Looking for a way to have your photos viewed, your poems and short stories read or your illustrations eyed? Campus Canvas, a new outlet for creatively inclined Broncos, is seeking submissions in the categories of poetry, photography, illustration and more. Prefer to think outside the box; Send us a photo of your non-traditional art including sculpture, graffiti, fashion design or anything artistic.
Art and writing submissions will be reviewed by the editorial staff and if your piece is chosen, your work will be featured in the print edition of The Arbiter along with an artist bio. Please send submissions or questions/comments about Campus Canvas to email@example.com.
Featured Poet: Stephanie Couey
Writing Harry Potter fan fiction may have been the pushing off point for Stephanie Couey, president of the English Major’s Association (EMA) and recent graduate with a B.A. in creative writing, but her passion for writing has evolved tenfold since her wizardly days as a 12-year-old.
“I know there are so many people now that know me, that would be surprised by that,” Couey said. “But people really close to me would be like ‘yeah, she is more of a geek than anything.’”
Her collection of featured poems strays away from this early life calling and instead focuses on the experiences of being a teenager, with inspirations pulled from essays written by Ralph Waldo Emerson.
“He (Emerson) is talking about every morning as being a new learning experience and how you start over every morning,” Couey said. “And I think I was kind of doing that in the same way and I was relating that back to being a teenager which is kind of where you decide what direction you want to take. You see things more clearly which usually leads to a lot of angst and a lot of problems.”
Couey described the style she has developed over her years at Boise State as honest, and attempts to allow her writing flow without censorship of concepts or ideas, even when they may seem bizarre.
“I am writing a story right now about a woman, where earlier in the day she is watching Martha Stewart on the TV,” Couey said. “Then later, as she is a little inebriated, she is someplace else and she is looking at her surroundings and Martha Stewart is in her head narrating what she is seeing at the bar.”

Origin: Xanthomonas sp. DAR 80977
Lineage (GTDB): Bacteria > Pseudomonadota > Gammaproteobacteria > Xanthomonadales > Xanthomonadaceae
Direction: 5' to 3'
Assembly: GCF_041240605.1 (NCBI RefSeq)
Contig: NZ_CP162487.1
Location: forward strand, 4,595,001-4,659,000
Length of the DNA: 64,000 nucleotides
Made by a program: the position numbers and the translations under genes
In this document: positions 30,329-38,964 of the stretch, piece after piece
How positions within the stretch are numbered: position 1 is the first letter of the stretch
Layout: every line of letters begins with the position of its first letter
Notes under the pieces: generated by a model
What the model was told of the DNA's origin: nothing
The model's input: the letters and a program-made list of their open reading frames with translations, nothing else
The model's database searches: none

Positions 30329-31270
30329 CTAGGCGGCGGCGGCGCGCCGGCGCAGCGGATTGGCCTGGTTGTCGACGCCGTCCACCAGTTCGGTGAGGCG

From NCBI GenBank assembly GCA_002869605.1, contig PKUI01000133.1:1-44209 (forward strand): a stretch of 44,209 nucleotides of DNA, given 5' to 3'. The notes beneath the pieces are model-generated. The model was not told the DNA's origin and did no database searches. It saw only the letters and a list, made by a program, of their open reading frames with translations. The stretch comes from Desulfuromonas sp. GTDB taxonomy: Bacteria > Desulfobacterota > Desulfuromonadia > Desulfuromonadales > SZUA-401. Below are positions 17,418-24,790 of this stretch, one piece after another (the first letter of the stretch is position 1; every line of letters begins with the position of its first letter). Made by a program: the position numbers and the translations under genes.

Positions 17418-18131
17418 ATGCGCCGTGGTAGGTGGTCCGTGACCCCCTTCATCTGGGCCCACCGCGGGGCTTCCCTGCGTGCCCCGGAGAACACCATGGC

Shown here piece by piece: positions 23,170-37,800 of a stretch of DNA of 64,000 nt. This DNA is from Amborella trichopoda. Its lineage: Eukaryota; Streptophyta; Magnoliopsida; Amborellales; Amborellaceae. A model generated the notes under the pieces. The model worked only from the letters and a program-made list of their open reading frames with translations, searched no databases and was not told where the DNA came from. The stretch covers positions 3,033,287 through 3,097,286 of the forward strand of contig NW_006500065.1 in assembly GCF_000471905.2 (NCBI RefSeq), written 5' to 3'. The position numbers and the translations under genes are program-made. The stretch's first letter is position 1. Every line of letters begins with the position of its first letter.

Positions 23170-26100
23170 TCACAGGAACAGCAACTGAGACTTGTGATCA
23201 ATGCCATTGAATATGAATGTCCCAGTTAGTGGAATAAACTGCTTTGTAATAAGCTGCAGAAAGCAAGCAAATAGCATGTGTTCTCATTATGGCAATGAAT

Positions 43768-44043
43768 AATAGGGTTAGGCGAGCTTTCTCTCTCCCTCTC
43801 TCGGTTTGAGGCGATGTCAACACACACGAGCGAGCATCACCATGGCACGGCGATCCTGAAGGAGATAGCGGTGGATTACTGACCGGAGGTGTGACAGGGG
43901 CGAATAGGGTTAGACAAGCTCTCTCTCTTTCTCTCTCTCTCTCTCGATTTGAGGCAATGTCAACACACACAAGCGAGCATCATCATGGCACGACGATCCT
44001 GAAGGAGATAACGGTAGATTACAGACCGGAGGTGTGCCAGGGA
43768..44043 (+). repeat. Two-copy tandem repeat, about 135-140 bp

While Couey has found a niche in poetry during her time at Boise State and has applied to Master of Fine Arts graduate programs for such, she said fiction writing has consumed her time as of late.
“Fiction and poetry were really on the exact same plane for me,” Couey said. Everyone wants that glory of getting published and doing really well, and I mean, I’m not exempt from that. I do think I want that for fiction at least. I would love to write books, but I would love to teach poetry.”
And publishing is something Couey has become quite familiar with in her senior year, when she had four of her works published in a variety of publications. Aside from these recent publications, Couey said her proudest accomplishment in writing was her acceptance to poetry professor Martin Corless-Smith’s graduate workshop.
“He has extremely high standards and knowing that I, I can’t say met them, but that I at least deserved that kind of a chance, meant the world to me,” Couey said.
One of Couey’s most memorable times, and a coming-of-age moment in her undergraduate career came in her first poetry class, which was taught by Genna Kohlhardt. In this class, she learned poetry does not need to be a reflection of angst or unhappy times.
“She really slapped me around a little bit in the best way possible about poetry that is confessional not necessarily being the right way to go,” Couey said. “I really discovered a positive relationship with writing poems and writing fiction from her mostly.”
Aside from creating a style of writing solely her own, Couey said her relationships, and more importantly friendships in her undergraduate career stand out to her.
“I’ve engaged with the community here so much,” she said. “I never really thought I would have writer friends and other people I could really bounce ideas off of and speak in writer-ly terms with and not sound like I’m just really pretentious.”
the smell of a college
boy metallic faucet
drips the boy
shallow as an epithet
onto my stretched pointed
limber little acrobat tongue
i lick the down
a kitten held wet
and i trust a boy to pour
peroxide into the cavities
[on either side] of
a very small eparchy
loving a swarm, she blows a puff
her fattened vespid tribe drips
in refined colloquia buzz
from her anointed lips falls voice
“this is my ventral; this is my ester
in me” you shall
be viscous catching heaven’s drippings in
their legs rattle – a dance a tremble a swarm
this god’s tears pelt the sand
i throw you down to a bed of pine and reed like i used
to throw my parents
melted butter down the nape of my
slips a string, a path
a tickling trickle
down to a firth, a garter
I uncover what is kitsch
in a book and a pair
of fallen stockings
a tongue to a cheek to a sacrum
groin, and back
and back again
soon the world will fold itself
into its bucolic mouth
where apples fall heavy and women
sex drops into my mouth like water
and your ankles cross